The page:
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A Field in the Desert That Felt like Home
David Davis
November 16, 1998
An unlikely hero sustained hope for Japanese-Americans interned in World War II
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November 16, 1998

A Field In The Desert That Felt Like Home

An unlikely hero sustained hope for Japanese-Americans interned in World War II

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On Feb. 19, 1942, a little more than two months after Japanese fighter pilots bombed Pearl Harbor, President Franklin Roosevelt signed Executive Order 9066, which created a civilian agency to provide for the internment of Japanese-Americans living in the western U.S. By summer, 120,000 people of Japanese ancestry (approximately 70% of whom were U.S. citizens) were relocated to prison camps for the duration of World War II.

At the 10 camps administered by the U.S. government, Nisei and Sansei (second-and third-generation Japanese-Americans, respectively) clung to vestiges of their prewar lives to help them survive a humiliating ordeal. Behind the barbed wire, playing and watching baseball became an important daily activity. Prisoners organized teams in each camp, replicating the Japanese-American leagues that flourished in California, Hawaii, Oregon and Washington during the '20s and '30s.

Amid these harsh conditions, an unlikely hero emerged: Kenichi Zenimura. Born in Hiroshima in 1900, Zenimura immigrated to Hawaii with his parents in 1907. There he acquired his love of the game, a love he took with him when he moved to Fresno, Calif., in 1920. Zenimura organized the Fresno Athletic Club, a Japanese-American baseball team, and directed the construction of a wooden stadium next to the city dump. He also led Japanese-American all-star teams on trips to Japan in '24, '27 and '37.

Despite his size—Zenimura was five feet tall and weighed 100 pounds—he established himself as a top Japanese-American catcher and shortstop. In '27 he was one of four Japanese-Americans selected to play with Babe Ruth and Lou Gehrig when the New York Yankees sluggers visited Fresno's Fireman's Park during an off-season barnstorming tour. Zenimura singled and stole a base for Gehrig's team, the Larrupin' Lous, which beat Ruth's squad, the Bustin' Babes, 13-3. (In an interview published in 1962, Zenimura said that he tried to persuade Ruth to travel to Japan in 1927, but Ruth asked for too much money. The Babe did play in Japan in 1934, and his visit helped spark the inauguration of professional baseball there in 1936.)

After Pearl Harbor, Zenimura, his wife and their two teenage sons were notified that they would have to leave their home and were given several weeks to put their belongings into storage. Initially they were sent to the Fresno County Fairgrounds, a way station for the area's Japanese-American inhabitants, where they slept in animal stalls. Later that year they were moved to the internment camp in Butte, Ariz., where they lived until the war was over.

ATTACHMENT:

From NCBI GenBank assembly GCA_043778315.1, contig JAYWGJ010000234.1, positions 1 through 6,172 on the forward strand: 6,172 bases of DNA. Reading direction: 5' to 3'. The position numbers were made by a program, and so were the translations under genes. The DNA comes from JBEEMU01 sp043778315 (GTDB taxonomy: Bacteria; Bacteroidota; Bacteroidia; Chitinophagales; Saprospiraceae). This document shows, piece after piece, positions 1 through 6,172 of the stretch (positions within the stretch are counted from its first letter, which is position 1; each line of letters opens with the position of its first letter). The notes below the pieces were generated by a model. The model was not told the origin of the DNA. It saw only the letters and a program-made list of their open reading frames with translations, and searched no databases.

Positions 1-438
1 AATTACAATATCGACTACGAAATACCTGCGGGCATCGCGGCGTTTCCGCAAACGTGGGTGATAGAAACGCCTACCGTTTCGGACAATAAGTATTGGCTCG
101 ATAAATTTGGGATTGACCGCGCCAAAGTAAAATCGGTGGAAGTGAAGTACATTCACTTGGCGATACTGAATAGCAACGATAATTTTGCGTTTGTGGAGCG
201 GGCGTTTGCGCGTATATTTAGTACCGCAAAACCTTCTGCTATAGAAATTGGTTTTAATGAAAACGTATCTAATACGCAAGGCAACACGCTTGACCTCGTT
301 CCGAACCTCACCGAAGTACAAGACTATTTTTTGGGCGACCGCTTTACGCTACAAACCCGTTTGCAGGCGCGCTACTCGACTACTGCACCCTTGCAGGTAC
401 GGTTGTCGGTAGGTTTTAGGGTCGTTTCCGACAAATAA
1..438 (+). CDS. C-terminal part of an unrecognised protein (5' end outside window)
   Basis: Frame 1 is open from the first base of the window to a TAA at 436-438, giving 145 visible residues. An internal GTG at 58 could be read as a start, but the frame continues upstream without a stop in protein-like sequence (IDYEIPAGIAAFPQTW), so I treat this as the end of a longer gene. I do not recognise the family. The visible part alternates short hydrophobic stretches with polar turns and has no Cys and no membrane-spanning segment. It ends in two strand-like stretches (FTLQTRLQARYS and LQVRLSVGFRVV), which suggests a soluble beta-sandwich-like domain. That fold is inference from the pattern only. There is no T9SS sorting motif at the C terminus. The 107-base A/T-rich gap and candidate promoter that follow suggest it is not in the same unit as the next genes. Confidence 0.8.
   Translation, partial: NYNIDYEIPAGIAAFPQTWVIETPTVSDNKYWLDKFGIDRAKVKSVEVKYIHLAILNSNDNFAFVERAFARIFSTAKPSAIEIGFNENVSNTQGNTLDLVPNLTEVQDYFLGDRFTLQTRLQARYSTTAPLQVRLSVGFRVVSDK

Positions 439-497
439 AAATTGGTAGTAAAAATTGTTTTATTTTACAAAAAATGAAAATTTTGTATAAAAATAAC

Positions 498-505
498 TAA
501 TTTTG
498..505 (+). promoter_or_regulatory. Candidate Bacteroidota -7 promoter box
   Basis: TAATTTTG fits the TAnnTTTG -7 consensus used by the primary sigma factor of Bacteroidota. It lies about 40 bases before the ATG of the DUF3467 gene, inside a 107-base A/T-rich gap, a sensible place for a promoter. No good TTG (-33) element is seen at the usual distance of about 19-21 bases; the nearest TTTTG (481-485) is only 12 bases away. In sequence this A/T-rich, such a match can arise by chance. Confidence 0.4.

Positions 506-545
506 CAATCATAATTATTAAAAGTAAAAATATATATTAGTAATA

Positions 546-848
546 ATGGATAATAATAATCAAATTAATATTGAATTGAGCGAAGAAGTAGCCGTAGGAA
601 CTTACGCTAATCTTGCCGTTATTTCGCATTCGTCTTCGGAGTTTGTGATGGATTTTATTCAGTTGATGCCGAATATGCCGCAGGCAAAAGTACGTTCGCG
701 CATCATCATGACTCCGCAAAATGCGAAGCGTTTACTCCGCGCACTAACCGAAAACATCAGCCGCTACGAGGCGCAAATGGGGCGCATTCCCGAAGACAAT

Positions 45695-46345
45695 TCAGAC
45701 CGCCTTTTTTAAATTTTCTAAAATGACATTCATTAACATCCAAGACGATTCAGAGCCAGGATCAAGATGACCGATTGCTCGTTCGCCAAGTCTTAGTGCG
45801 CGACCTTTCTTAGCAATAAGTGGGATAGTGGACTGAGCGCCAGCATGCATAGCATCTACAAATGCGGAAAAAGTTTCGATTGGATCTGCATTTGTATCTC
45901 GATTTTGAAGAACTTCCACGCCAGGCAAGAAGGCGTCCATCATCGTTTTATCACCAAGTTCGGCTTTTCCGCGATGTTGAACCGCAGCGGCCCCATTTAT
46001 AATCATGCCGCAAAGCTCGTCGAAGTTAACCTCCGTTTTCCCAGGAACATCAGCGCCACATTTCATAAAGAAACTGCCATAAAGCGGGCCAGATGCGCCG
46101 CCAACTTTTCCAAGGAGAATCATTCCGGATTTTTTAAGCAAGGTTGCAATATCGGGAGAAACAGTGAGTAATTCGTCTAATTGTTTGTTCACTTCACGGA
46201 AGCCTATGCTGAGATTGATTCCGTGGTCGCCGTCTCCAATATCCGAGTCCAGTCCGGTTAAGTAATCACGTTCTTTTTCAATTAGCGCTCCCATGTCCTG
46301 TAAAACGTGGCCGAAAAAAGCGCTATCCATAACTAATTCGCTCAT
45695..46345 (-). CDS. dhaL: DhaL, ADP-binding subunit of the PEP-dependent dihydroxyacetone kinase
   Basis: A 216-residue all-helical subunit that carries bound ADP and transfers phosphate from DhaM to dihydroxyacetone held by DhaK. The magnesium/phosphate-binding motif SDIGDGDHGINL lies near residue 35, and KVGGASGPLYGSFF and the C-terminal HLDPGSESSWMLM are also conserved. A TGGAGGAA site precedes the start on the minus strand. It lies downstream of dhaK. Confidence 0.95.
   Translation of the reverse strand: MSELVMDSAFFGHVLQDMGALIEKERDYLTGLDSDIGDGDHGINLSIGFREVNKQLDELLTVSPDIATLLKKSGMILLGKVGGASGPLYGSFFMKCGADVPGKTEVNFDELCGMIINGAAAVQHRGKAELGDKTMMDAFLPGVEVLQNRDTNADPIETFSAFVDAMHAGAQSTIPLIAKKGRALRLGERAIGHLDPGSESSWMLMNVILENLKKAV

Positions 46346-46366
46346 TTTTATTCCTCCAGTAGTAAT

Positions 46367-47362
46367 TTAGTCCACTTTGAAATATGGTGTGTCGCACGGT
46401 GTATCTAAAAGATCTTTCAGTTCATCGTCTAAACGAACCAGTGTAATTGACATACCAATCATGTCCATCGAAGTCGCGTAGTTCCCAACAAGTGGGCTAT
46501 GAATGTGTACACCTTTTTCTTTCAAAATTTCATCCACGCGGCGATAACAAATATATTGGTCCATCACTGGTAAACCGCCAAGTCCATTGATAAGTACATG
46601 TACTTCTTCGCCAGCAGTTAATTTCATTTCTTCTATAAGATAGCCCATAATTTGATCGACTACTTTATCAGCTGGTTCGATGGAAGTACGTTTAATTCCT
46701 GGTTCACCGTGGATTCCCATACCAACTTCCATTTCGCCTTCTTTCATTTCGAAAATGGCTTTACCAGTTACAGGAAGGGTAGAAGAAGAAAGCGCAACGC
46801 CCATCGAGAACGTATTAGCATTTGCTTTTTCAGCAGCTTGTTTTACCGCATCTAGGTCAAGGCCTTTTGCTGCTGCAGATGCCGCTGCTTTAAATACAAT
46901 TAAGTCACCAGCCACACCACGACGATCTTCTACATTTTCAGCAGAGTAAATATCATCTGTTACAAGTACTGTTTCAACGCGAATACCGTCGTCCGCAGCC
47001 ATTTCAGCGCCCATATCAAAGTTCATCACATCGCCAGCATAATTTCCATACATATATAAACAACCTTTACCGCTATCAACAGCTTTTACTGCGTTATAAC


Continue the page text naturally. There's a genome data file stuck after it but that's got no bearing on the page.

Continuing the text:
The facility was called the Gila River Relocation Center, and it was situated on the Pima Indian Reservation, some 45 miles southwest of Phoenix, a location chosen in large part for its remoteness. Around them the 13,000 internees saw only barbed wire and miles of desert. Zenimura, however, envisioned a baseball stadium, complete with bleachers, dugouts and an outfield wall. He enlisted his sons in the laborious creation of his masterpiece. The first step was to tame the weed-filled desert behind the barracks of Block 28.

Howard Zenimura, one of Kenichi's sons, was there the day they began clearing away sagebrush from the desert floor. "Guys from the other blocks asked, 'What are you doing?' " says Howard, 71, a retired schoolteacher who lives in Fresno. "Pretty soon all these people were coming with shovels, helping to clear the area. We piled up the brush and burned it, and my dad somehow got a bulldozer to level the ground. Then we flooded it to pack the ground down."

To build a backstop, Kenichi swiped every other one of the four-by-four poles that supported the camp's barbed-wire fence. Using picks and shovels, the Zenimuras created two dugouts. They framed these with wood "borrowed" from a lumberyard during nighttime forays. They also used the stolen wood to construct a small grandstand, which even had a reserved-seat section.

To get Bermuda grass to grow, Kenichi devised stratagems straight out of Stalag 17. He had a plumber cut into the laundry room's water line and extend underground pipe some 200 feet (running under the camp fence) to the pitcher's mound so that he could water the infield. Zenimura also persuaded the Butte fire department to hold its water drills in the ballpark so the grass would benefit.

"I remember watching this little old brown guy watering down the infield with this huge hose," says actor Pat Morita, 68, who was interned with his family at Gila River and grew up to star in The Karate Kid, among other movies. "He used to have his kids dragging the infield and throwing out all the rocks. Jeez, I was glad I wasn't them. They worked like mules."

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